Woman's True Caloric Needs
March 26, 2003
How many calories does it really take
to see healthy, moderately active women through an average day? A recent study
by scientists at the Agricultural Research Service's
Children's Nutrition Research Center
in Houston, Texas, set out to determine the actual energy requirements of
healthy underweight, normal-weight and overweight women of reproductive age.
Led by Nancy F. Butte, an energy metabolism expert, the study's ultimate
objective will be to define the precise energy requirements of pregnant and
lactating women, to best ensure good health for mothers and infants.
Researchers used what's called the doubly labeled water method to measure
total energy expenditure (TEE) in 116 women living in urban areas. This method
is a way to measure energy expenditure and energy requirements of free-living
individuals. Doubly labeled water, or heavy water, is a safe, non-radioactive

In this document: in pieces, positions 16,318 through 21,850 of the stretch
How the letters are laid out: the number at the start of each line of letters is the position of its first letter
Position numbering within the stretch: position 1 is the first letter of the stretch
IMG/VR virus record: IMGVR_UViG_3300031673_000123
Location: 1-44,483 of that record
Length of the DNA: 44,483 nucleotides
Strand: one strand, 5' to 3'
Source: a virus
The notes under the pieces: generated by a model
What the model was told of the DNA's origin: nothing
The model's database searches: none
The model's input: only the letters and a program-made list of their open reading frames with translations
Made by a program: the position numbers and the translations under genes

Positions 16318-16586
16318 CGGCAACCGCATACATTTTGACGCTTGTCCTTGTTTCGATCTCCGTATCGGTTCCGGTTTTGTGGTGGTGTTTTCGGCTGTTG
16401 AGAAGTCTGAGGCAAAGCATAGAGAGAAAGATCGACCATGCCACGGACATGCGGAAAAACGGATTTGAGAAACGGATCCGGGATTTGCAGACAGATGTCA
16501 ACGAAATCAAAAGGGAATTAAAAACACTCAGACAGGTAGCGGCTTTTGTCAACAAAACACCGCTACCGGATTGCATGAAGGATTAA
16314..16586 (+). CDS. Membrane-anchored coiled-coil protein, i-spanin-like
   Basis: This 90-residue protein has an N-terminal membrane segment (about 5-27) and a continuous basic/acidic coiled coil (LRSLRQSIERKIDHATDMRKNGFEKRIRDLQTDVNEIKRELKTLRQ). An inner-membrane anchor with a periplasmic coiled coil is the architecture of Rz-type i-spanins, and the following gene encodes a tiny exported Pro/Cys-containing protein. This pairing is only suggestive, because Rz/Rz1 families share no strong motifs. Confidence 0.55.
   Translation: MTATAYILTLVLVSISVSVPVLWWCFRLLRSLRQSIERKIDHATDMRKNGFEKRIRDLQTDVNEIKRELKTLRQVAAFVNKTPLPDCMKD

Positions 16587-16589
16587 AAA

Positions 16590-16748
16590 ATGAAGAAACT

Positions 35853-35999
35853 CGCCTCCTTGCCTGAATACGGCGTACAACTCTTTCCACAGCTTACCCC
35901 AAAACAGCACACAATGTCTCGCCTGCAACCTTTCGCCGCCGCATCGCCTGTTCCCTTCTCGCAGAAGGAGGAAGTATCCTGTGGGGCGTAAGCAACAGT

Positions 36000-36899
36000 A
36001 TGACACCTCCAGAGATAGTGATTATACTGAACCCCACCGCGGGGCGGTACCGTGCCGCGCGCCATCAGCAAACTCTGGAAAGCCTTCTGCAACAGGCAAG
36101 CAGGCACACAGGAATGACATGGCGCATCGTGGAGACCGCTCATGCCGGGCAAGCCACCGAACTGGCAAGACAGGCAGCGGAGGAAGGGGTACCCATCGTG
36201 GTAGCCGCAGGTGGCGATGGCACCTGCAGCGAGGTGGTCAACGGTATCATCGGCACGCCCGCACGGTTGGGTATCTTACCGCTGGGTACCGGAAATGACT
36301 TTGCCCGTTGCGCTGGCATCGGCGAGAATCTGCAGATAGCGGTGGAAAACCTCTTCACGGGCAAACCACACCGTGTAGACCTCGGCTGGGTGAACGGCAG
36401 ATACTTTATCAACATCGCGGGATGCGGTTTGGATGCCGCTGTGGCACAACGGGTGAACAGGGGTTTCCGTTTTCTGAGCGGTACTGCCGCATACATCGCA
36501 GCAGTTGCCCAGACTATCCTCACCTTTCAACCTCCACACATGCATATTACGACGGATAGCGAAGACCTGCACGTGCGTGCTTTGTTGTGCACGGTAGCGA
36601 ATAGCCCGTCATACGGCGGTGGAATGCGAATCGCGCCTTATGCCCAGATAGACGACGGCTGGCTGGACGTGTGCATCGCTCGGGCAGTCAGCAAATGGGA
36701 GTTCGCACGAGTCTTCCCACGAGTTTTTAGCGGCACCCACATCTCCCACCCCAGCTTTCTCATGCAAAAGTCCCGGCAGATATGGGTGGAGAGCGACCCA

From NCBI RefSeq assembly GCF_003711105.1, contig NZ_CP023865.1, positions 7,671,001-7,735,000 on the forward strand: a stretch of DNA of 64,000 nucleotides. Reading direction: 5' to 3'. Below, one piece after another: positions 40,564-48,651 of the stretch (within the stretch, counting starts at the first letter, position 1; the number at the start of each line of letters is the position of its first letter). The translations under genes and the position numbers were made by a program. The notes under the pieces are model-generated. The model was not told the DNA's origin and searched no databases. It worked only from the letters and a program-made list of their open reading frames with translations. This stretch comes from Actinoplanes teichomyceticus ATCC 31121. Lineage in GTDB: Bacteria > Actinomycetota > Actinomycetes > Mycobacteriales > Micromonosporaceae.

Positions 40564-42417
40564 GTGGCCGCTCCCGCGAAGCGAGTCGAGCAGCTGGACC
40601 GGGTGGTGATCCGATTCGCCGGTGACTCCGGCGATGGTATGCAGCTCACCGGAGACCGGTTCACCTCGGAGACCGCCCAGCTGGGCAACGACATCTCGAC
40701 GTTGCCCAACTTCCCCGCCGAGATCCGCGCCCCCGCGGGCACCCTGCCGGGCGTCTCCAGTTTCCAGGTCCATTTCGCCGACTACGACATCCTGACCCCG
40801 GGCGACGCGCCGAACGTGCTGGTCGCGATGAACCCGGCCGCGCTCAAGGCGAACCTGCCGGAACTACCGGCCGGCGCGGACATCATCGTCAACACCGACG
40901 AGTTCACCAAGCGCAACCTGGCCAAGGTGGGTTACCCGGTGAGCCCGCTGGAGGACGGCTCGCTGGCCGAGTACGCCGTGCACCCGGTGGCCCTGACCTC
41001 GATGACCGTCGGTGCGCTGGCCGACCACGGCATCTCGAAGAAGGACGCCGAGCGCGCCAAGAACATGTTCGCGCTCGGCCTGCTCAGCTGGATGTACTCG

form of water enriched with heavier forms of hydrogen and oxygen that are used
to track end products of metabolism, water and carbon dioxide.
Volunteers followed their usual diet and activity regimens. Thirteen of them
had low body mass index (BMI), 70 had normal ones and 33 had high BMIs. The BMI
is the ratio of weight to height squared and is used to gauge body fat in
adults. A multi-component model was used to measure body fat.
Researchers measured the volunteers' 24-hour basal metabolic rate (BMR) and
energy expenditure in a special room called a respiration calorimeter. They
calculated physical activity levels by dividing volunteers' total energy
expenditure, or TEE value, by their BMR values.
The study showed that current suggested daily caloric intakes for healthy
women of childbearing age living in industrialized societies need to be
revised, based on women's BMIs. Low-, normal- and high-BMI groups used varying
amounts of energy, ranging from about 2,100 to 2,700 calories--8.9 to 11.5
megajoules--per day. A joule is a measure of work or energy. The findings were
published in the March issue of the American
Journal of Clinical Nutrition.
ARS is the
U.S. Department of Agriculture's chief
scientific research agency.